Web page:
March 11th, 2017| Topic: RaMbLeS | 1


We check Facebook—what are our friends up to? We scroll through Instagram—what did they eat for breakfast? And so on, and so forth.

Social media.

Well, it may not be so social after all. Or so claims “Social Media Use and Perceived Social Isolation Among Young Adults in the U.S.” published in the American Journal of Preventive Medicine, by authors from Center for Research on Media, Technology, and Health, at the University of Pittsburgh. They studied 1,787 adults between 19 and 32 years old, and explored their habits on Facebook, YouTube, Twitter, Google Plus, Instagram, Snapchat, Reddit, Tumblr, Pinterest, Vine, and LinkedIn. The data dealing with use of social media, its symptoms, its users’ behaviors and feelings, etc., were self-reported, raising the distinct possibility that some of the confessions were low-balled.

In sum, those logged in more frequently experienced less social belonging, less engagement with others, and less fulfilling relationships. Those who visited the various media platforms fifty-eight or more times per week had about triple the odds of such feelings of social isolation than those who visited such sites nine times a week or fewer. Looking at it another way, those who reported spending more than two hours a day had twice the odds of perceived social isolation than those who spent 30 minutes a day or fewer on social media.

The reasons, the authors speculate, may include: less time to interact with others face to face in the real world; the greater envy generated when one sees others looking happy and being successful on social media—their perfect homes, perfect families, perfect vacations, and perfect jobs (which, of course, are the only experiences shared most of the time—a thoroughly distorted view of reality); etc.

Of course, causality wasn’t investigated: it might well be that those who felt socially isolated took to social media more. What came first?

Said Elizabeth Miller, one of the authors:

It also could be a combination of both. But even if the social isolation came first, it did not seem to be alleviated by spending time online, even in purportedly social situations.”

Declared lead author, Dr. Brian Primack:

We are inherently social creatures, but modern life tends to compartmentalize us instead of bringing us together. While it may seem that social media presents opportunities to fill that social void, I think this study suggests that it may not be the solution people were hoping for.”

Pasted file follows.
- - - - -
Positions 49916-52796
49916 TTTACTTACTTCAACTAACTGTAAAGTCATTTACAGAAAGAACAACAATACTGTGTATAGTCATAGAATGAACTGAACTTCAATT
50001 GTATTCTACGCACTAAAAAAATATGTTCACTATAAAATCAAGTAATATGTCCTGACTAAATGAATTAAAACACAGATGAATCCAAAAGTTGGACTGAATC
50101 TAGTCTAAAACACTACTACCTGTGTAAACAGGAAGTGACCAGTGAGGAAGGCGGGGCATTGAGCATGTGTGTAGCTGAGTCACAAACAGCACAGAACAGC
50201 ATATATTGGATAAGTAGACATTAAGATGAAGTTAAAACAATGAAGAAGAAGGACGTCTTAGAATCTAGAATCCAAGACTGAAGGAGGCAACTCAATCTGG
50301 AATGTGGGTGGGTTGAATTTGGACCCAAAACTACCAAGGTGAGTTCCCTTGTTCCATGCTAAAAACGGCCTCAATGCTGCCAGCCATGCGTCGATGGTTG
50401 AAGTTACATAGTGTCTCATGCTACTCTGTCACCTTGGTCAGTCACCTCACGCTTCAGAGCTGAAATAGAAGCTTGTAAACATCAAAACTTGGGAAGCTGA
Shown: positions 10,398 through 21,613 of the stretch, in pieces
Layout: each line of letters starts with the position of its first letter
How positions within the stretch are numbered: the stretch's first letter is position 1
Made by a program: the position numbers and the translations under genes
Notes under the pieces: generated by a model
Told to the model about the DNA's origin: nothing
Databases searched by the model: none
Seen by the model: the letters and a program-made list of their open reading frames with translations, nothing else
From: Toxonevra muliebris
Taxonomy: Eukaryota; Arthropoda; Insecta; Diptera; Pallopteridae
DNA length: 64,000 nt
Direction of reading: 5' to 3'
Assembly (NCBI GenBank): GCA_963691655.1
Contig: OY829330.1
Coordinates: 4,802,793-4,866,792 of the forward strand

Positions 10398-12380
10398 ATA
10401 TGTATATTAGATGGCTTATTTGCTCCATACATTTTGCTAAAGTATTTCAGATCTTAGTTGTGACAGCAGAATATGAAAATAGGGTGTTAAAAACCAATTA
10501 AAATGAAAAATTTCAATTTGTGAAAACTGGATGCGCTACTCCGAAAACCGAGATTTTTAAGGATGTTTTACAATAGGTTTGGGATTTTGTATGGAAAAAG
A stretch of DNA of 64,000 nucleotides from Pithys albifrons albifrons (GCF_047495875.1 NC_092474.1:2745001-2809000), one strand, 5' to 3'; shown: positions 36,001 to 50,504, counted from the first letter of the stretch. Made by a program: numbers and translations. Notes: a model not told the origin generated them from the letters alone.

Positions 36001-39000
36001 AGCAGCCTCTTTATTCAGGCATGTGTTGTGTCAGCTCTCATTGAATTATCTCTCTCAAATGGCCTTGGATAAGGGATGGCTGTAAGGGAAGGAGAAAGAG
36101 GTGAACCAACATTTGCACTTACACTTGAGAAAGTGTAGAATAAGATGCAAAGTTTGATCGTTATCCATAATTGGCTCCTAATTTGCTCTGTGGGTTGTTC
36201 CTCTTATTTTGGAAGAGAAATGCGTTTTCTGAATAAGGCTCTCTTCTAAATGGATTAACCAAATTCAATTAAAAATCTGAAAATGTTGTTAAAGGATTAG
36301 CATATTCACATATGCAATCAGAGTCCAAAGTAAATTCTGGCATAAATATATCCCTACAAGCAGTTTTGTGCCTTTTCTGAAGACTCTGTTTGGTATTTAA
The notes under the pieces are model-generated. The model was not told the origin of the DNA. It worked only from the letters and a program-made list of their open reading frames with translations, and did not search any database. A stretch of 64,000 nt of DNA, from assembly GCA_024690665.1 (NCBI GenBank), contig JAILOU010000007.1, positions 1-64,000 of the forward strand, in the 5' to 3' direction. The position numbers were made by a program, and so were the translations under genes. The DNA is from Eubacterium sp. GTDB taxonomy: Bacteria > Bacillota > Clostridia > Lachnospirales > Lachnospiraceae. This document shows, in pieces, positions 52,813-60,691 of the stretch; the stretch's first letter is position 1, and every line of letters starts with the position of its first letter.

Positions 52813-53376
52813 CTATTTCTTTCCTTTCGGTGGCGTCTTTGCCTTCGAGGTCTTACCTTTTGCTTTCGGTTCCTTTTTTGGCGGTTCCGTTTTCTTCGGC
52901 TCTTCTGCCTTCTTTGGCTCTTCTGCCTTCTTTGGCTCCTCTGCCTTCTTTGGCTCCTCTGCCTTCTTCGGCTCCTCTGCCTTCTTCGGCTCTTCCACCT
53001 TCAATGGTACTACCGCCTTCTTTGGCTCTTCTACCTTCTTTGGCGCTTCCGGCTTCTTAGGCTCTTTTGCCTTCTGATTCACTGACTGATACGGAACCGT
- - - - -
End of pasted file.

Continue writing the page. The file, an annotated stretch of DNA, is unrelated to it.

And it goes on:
It seems counterintuitive: what we thought was a way to increase social interaction, may not actually do so. Perhaps there is nothing like face-to-face communication to develop solid connections with others.

The Bible seemed to have known that millennia ago.

Let us consider how to stimulate one another to love and good deeds,
not forsaking our own assembling together, as is the habit of some,
but encouraging one another; and all the more as you see the day drawing near.
Hebrews 10:24–25

Paul confessed to the Romans:

For I long to see you so that I may impart some spiritual gift to you,
that you may be established;
that is, that I may be encouraged together with you while among you,
each of us by the other’s faith, both yours and mine.
Romans 1:11–12

And a verse I quoted last week:

Our gospel did not come to you in word only,
but also in power and in the Holy Spirit and with full conviction;
just as you know what kind of men we proved to be among you for your sake.
1 Thessalonians 1:5

“Among you,” Paul says. Life lived together. In proximity. That’s what builds, strengthens, grows, encourages.

1 Comment

  1. Luc Ladry March 16, 2017 at 5:51 pm

    How appropriate to stop and think constructively, practically in real life to truly relate with each other. Thanks for those precious words. Luc, a brother in the Lord, and a DTS grad (1993), from Quebec, Canada.


Share Your Thoughts

Copyright © 2012 Homiletix  |  Blog theme by ThemeShift customized by Gurry Design  |  Full sitemap